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Lydiard Tregoze

Church of St. Mary, Lydiard Tregoze

Church of St. Mary, Lydiard Tregoze Date Photo Taken 1960s
Uploaded 05/02/2015 11:15:22
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Map Latitude 51.56179659892519 : Longitude -1.8514403700828552
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Original Media Location: Wiltshire & Swindon History Centre

The church of St. Mary's is first mentioned in 1100 when it was passed to the Gloucester Abbey of St Peter's by Harold of Ewias. He was the son of Ralph, Earl of Hereford, who had acquired it from Alfred of Marlborough after 1086. By 1280 the church was granted back to John Tregoze in exchange for the church of Burnham. It would be the lords of Tregoze, later St. John, who would exercise patronage rights for St. Mary's.

The 13th century origins of the church were established due to the village settlement of what was then just called Lydiard. There is evidence of a track, disused since 1964, believed to be the main village street leading to the Church. Parts of the Church date back to these 13th century origins, in particular the nave, parts of the north aisle and the font. However the 15th century saw it refurbished with a new roof, tower and many other aspects, including the commission of many wall paintings.

The brilliant furnishings within St. Mary's, and the many monuments adorning the Church, are owed to the St. John family of Lydiard Mansion treating the Church as a family chapel.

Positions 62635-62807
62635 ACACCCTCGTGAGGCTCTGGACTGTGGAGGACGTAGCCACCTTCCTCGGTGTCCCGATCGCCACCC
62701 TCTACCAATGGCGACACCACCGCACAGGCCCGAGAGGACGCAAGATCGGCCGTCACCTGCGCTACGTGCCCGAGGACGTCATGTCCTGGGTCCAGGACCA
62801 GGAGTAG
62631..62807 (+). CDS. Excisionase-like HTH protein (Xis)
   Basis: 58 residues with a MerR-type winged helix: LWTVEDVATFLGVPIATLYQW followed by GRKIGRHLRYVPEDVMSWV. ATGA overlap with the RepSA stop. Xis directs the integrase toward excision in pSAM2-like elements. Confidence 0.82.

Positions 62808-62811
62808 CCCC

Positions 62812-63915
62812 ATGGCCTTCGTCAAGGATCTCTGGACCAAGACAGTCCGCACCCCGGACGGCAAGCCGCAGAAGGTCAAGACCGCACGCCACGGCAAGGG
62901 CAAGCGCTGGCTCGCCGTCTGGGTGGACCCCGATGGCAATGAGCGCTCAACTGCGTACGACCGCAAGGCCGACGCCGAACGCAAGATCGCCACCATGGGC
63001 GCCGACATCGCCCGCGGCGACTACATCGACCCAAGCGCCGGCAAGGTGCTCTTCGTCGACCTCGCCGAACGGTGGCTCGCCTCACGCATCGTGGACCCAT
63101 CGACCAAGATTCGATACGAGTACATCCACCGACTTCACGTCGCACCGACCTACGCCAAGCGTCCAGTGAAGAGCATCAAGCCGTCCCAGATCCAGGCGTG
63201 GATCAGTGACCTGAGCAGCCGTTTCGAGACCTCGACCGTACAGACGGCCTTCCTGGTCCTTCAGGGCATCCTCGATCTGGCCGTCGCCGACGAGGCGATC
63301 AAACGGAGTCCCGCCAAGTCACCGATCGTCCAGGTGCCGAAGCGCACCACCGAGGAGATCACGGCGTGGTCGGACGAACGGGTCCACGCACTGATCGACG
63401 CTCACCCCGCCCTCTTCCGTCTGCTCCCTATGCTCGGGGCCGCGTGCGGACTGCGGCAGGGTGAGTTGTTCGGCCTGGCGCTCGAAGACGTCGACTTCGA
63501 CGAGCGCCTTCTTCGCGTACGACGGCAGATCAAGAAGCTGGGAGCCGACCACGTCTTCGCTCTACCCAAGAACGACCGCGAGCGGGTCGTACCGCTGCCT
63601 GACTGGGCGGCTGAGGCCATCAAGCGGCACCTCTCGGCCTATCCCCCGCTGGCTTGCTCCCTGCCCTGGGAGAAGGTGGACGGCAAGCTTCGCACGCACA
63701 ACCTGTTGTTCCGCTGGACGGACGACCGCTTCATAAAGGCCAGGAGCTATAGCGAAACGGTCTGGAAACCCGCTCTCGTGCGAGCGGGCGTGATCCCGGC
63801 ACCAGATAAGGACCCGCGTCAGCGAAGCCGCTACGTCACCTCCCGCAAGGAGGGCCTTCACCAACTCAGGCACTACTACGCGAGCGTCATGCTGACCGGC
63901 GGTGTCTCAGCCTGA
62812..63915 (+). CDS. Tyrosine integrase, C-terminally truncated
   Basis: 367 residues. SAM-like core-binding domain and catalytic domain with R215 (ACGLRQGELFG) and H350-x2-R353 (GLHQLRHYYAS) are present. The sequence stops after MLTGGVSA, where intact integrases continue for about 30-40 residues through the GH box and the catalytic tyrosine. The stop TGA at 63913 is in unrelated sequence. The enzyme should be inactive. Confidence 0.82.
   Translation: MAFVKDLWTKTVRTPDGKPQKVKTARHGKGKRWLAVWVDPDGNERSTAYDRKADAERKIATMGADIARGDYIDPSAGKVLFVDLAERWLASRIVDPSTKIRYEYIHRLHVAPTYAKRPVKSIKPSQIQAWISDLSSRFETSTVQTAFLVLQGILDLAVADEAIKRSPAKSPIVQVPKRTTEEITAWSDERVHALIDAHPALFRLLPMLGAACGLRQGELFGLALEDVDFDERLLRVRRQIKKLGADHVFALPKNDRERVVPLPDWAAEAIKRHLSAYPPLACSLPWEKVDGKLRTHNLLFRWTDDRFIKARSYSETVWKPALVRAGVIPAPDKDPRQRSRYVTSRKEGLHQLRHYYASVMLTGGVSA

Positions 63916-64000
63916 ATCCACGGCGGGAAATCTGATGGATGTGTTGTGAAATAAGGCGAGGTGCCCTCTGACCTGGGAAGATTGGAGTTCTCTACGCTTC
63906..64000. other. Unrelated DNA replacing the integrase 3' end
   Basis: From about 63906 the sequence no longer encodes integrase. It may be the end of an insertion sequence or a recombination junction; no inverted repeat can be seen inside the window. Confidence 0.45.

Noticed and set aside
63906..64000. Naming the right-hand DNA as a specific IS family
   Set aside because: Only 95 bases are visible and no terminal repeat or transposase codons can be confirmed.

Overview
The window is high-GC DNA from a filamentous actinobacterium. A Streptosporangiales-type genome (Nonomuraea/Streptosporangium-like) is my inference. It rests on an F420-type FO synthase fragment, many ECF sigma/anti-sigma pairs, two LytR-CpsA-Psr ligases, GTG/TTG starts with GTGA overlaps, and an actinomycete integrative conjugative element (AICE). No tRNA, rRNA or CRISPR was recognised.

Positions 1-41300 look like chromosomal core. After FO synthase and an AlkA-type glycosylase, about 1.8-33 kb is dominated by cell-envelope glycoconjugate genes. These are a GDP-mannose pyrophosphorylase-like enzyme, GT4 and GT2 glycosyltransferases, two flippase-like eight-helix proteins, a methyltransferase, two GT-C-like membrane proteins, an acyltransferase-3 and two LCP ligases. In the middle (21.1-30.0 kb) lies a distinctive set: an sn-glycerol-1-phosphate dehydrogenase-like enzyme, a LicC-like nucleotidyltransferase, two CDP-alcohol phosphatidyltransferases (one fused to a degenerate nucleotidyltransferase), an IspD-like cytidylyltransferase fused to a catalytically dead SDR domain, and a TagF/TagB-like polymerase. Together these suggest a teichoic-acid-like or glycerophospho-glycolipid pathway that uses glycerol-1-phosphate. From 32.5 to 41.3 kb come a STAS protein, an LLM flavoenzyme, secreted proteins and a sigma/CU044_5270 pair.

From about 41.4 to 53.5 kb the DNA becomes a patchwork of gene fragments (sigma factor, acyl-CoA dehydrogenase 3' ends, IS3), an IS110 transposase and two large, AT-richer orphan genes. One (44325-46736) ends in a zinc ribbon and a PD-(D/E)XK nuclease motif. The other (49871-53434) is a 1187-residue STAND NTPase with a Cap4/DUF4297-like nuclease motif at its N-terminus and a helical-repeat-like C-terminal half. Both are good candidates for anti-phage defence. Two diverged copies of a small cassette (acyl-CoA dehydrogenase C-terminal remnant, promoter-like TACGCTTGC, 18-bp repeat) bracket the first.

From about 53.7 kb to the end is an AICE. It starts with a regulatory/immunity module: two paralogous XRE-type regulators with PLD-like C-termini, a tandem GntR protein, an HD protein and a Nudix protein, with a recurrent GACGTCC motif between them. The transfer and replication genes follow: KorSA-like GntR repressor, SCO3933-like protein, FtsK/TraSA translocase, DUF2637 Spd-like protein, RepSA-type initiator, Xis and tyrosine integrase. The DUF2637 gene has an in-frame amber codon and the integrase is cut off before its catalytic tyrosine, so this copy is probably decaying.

The 17th century saw Oliver St. John and his wife Margaret Beauchamp richly furnishing St. Mary's. A painted triptych was established in 1615, and the outer panels show a genealogical table boasting family connections with many important people. In 1633 the St. John's gave the 'S' shaped chapel classical columns, which carried a straight entablature, whilst the next year saw the remodelling of the St. John's tomb by Sir John St. John. The finest effigy is that of Sir John St. John himself, due to the fine detail put into his features and hands. Carved in 1634, fourteen years before his death, it depicts Sir John, his two wives and their many children.

This period also saw the refurbishing of the glass window within St. Mary's, although some of the 15th century glass still remains. St. John is responsible for the east window of the chancel, which depicts an olive tree and the figures of the two St. Johns, as an allusion to Oliver St. John, Viscount Grandison.

St. John was also responsible for the first three bells at the church, dated 1635, which increased to five by 1670. The fourth bell was recast by Abraham Rudhall in 1757 whilst the fifth was done earlier by William and Robert Cor in 1701.

The west tower held Somerset tracery in the bell openings, whilst there was a pretty sanctus-bell turret at the east end of the nave. The only memorable piece after the 17th century is known as the Rysbrack monument. Named after its creator, it depicts the 2nd Viscount St. John and stands at the south end of the chapel.

There is little known about the rectors of Lydiard Tregoze. However it is understood that two rectors, Walter Elyot, 1445, and Alexander Thornton 1576, were deprived of their living, however it is not known why this was so.

By 1839 the rectory 'rights of presentation' had been sold, placing Giles Debauchey as rector; this rather than the St. John's wish to have a beloved cousin take the position, as the decision now no longer rested with them. During the Victorian era, Debauchey oversaw repairs on St. Mary's, which included a new pulpit to replace the one previously facing the St. John family pew, which had first come into the church in the 17th Century.

During the 19th Century the church saw a fifty year period of little or no rent payments which in turn meant that repairs were limited. Small growth in profit which came from new rent fixing went towards the upkeep of monuments and in 1964 the income of fifty pounds was spent on insuring these pieces.

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